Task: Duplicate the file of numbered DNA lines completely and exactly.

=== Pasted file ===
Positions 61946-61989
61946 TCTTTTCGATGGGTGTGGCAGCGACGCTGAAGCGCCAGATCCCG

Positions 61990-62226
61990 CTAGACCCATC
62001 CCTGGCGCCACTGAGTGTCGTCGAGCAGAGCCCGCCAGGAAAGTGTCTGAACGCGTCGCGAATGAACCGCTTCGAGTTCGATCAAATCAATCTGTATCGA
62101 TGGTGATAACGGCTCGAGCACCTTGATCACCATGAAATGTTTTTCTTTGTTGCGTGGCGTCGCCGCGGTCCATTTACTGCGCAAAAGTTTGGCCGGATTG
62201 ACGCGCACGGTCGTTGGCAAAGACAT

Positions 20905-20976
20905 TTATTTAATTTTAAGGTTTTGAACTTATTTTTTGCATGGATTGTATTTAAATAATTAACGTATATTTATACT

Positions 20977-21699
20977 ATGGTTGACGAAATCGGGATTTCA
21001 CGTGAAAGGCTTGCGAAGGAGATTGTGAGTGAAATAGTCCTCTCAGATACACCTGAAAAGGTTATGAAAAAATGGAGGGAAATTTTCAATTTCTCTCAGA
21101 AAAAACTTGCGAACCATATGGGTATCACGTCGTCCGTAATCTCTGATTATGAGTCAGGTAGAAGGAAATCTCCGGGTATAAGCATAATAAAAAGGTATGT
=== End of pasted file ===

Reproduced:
Positions 61946-61989
61946 TCTTTTCGATGGGTGTGGCAGCGACGCTGAAGCGCCAGATCCCG

Positions 61990-62226
61990 CTAGACCCATC
62001 CCTGGCGCCACTGAGTGTCGTCGAGCAGAGCCCGCCAGGAAAGTGTCTGAACGCGTCGCGAATGAACCGCTTCGAGTTCGATCAAATCAATCTGTATCGA
62101 TGGTGATAACGGCTCGAGCACCTTGATCACCATGAAATGTTTTTCTTTGTTGCGTGGCGTCGCCGCGGTCCATTTACTGCGCAAAAGTTTGGCCGGATTG
62201 ACGCGCACGGTCGTTGGCAAAGACAT

Positions 20905-20976
20905 TTATTTAATTTTAAGGTTTTGAACTTATTTTTTGCATGGATTGTATTTAAATAATTAACGTATATTTATACT

Positions 20977-21699
20977 ATGGTTGACGAAATCGGGATTTCA
21001 CGTGAAAGGCTTGCGAAGGAGATTGTGAGTGAAATAGTCCTCTCAGATACACCTGAAAAGGTTATGAAAAAATGGAGGGAAATTTTCAATTTCTCTCAGA
21101 AAAAACTTGCGAACCATATGGGTATCACGTCGTCCGTAATCTCTGATTATGAGTCAGGTAGAAGGAAATCTCCGGGTATAAGCATAATAAAAAGGTATGT